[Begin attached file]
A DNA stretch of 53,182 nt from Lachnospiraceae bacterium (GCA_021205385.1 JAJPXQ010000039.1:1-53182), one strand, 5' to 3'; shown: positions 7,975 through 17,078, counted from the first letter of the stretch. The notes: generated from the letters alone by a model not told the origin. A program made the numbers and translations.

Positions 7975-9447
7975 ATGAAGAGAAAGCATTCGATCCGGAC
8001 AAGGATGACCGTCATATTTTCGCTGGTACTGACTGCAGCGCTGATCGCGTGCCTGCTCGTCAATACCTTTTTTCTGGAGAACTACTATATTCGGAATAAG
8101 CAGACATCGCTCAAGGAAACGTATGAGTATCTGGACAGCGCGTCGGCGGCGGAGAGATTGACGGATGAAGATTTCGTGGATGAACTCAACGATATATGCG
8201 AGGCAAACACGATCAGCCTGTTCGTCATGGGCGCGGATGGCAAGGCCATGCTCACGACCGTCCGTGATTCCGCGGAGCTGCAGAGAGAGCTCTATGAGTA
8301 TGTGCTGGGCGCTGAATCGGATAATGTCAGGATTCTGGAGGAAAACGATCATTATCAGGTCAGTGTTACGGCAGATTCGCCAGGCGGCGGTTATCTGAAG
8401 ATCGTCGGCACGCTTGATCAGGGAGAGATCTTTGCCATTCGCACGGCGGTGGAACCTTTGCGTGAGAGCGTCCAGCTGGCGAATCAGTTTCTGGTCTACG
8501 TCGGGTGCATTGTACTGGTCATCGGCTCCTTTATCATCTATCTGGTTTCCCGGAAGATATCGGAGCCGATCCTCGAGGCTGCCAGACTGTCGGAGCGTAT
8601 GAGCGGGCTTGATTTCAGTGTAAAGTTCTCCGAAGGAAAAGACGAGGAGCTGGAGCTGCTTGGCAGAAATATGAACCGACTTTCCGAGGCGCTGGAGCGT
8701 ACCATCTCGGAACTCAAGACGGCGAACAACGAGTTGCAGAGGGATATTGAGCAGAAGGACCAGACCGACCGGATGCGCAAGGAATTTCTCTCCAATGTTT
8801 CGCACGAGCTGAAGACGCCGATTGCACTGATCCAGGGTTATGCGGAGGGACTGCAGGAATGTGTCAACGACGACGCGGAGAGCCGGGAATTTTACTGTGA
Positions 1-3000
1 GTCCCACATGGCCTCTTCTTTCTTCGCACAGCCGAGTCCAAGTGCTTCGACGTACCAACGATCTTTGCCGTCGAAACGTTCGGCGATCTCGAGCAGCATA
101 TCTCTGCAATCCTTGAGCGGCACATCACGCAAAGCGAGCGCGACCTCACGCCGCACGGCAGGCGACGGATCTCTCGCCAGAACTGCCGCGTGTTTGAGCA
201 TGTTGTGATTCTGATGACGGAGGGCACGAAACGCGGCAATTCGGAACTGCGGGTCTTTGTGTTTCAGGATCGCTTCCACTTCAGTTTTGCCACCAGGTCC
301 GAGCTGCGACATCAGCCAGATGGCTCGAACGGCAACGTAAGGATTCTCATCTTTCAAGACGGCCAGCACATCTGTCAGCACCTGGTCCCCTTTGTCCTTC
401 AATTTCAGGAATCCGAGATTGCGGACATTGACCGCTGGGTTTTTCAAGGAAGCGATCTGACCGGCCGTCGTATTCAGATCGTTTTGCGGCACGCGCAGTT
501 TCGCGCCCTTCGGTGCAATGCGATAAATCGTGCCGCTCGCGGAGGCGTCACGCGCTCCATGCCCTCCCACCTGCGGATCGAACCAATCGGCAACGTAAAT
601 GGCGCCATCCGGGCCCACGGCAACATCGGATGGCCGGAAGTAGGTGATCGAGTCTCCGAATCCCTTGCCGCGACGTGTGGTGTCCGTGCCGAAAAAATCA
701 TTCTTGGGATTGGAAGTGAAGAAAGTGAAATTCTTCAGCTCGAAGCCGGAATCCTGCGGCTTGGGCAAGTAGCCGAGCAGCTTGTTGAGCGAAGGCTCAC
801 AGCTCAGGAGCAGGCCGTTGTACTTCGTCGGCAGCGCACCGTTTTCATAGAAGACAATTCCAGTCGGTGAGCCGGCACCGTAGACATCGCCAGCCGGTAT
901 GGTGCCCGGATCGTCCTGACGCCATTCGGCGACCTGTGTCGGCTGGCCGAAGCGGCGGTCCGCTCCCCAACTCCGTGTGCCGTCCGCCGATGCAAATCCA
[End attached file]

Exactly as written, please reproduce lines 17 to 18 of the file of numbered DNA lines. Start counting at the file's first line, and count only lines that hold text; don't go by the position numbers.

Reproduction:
301 GAGCTGCGACATCAGCCAGATGGCTCGAACGGCAACGTAAGGATTCTCATCTTTCAAGACGGCCAGCACATCTGTCAGCACCTGGTCCCCTTTGTCCTTC
401 AATTTCAGGAATCCGAGATTGCGGACATTGACCGCTGGGTTTTTCAAGGAAGCGATCTGACCGGCCGTCGTATTCAGATCGTTTTGCGGCACGCGCAGTT